In 2016, UNSW Canberra welcomed its first cohort of civilian undergraduate students. This week, we bid them farewell as they graduate with engineering degrees.

For aeronautical engineering student Ethan Beaumont, the University’s decision to open its doors to civilian undergraduates came at the perfect time.

“I chose to study at UNSW Canberra because it allowed me to study the degree I wanted without having to move to Sydney or Melbourne, which I could not have afforded,” Ethan said.

“I also successfully applied for the Defence Civilian Undergraduate Sponsorship scholarship, which further encouraged me to choose UNSW Canberra.”

Ethan said his time at UNSW Canberra provided a range of unique experiences that will prove valuable in his engineering career.

Ethan and his teammates at the 2017 Warman competition.


“Some of the highlights of my studies included participating in the 2017 Warman robotics competition, designing an aircraft that we 3D printed and tested in the wind tunnel on campus, and predicting satellite positions with the aid of a telescope and computer code,” he said.

“Outside of academics, I spent three months on work experience learning about how to practically apply my degree - knowledge that has helped me find a job and move into the workforce.”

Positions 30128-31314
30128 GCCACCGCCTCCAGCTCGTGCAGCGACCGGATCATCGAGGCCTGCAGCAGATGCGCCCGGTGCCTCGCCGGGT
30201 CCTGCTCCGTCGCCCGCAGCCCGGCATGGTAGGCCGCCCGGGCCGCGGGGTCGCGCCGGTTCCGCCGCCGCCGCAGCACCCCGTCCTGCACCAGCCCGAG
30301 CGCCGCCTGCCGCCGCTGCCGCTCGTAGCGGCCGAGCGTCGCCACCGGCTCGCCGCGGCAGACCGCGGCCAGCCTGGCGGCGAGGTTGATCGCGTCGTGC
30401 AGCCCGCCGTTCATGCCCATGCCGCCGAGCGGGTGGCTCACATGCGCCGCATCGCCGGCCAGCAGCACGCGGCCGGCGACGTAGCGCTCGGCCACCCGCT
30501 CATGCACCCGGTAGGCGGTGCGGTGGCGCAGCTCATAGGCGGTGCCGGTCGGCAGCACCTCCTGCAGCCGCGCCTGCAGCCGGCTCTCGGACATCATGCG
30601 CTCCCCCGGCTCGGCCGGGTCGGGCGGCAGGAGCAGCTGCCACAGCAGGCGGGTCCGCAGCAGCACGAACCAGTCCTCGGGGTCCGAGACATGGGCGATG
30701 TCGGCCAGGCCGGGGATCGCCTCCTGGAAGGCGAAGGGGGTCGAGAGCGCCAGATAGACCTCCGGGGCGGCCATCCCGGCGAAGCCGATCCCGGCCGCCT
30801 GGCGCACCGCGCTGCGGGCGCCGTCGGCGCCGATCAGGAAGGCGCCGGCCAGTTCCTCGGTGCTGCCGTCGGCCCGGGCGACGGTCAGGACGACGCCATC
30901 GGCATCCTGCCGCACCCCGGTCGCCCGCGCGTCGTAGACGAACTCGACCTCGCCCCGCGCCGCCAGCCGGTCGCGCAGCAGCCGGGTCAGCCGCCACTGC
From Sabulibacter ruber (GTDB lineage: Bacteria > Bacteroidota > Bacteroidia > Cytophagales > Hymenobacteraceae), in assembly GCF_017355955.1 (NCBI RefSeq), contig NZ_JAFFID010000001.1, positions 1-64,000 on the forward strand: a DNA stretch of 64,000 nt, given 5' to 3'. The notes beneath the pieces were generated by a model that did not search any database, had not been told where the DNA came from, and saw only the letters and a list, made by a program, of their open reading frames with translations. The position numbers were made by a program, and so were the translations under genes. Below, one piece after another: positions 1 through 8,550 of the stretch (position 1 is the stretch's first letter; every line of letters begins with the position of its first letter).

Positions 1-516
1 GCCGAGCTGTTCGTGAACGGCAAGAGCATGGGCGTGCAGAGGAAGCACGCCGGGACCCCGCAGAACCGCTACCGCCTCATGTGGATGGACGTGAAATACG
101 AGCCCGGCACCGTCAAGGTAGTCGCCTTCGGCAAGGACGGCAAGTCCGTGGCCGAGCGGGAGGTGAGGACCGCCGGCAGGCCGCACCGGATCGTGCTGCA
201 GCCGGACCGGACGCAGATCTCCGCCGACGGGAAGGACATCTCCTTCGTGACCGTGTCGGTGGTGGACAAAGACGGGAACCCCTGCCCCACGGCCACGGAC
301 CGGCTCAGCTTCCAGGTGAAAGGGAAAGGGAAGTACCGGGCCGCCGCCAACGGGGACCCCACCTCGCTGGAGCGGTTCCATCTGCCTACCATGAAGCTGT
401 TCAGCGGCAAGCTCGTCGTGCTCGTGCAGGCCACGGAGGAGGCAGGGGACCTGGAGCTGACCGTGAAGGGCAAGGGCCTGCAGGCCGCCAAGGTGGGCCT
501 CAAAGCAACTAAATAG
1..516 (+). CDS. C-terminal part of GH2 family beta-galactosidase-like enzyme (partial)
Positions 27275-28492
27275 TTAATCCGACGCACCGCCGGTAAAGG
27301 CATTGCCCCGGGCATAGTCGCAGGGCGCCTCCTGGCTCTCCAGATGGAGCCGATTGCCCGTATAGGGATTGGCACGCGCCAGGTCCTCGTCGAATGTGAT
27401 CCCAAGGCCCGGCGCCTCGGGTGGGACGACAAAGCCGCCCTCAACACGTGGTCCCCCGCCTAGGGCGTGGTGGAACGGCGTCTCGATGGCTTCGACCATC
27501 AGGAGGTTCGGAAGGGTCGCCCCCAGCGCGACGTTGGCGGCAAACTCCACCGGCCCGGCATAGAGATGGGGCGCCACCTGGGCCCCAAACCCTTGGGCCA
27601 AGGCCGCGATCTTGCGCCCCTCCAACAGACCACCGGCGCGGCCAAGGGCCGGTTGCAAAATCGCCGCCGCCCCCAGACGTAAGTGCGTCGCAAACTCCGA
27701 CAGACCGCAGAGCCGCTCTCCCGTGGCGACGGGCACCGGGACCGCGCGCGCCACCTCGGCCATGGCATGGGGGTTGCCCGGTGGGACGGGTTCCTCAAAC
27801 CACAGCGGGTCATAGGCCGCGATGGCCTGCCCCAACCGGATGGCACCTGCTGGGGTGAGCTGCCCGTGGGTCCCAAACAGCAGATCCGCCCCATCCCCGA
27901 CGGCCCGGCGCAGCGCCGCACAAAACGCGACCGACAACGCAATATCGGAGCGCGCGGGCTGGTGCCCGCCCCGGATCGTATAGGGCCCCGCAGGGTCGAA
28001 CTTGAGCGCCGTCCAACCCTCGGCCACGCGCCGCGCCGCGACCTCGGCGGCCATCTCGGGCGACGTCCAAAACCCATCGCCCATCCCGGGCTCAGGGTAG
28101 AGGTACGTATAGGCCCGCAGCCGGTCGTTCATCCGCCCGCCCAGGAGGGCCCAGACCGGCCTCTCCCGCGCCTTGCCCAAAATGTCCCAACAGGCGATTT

As one of UNSW Canberra’s first civilian undergraduates, he said there were lots of advantages of studying alongside trainee offers.

“The trainee officers were all friendly and easy to work with. They are students just like the civilians, studying the same course for the same reasons. It was valuable to learn alongside them, as there is a strong chance I will end up working alongside them in the Defence industry in the future,” Ethan said.

“I'd advise those thinking of studying at UNSW Canberra not to be turned off by the military side of things - it's not a problem at all. I have enjoyed my time here immensely, and those seeking a university where they can excel academically will too.”

Next year Ethan will join Saab Australia’s graduate program in Adelaide.

“After this two-year program, to learn about the business and the role of the engineer in it, I will take up a full-time position with Saab,” he said.

“Beyond that, who knows? I might decide to work towards becoming a chartered engineer, or find a field to specialise in. I might even return for further education!”

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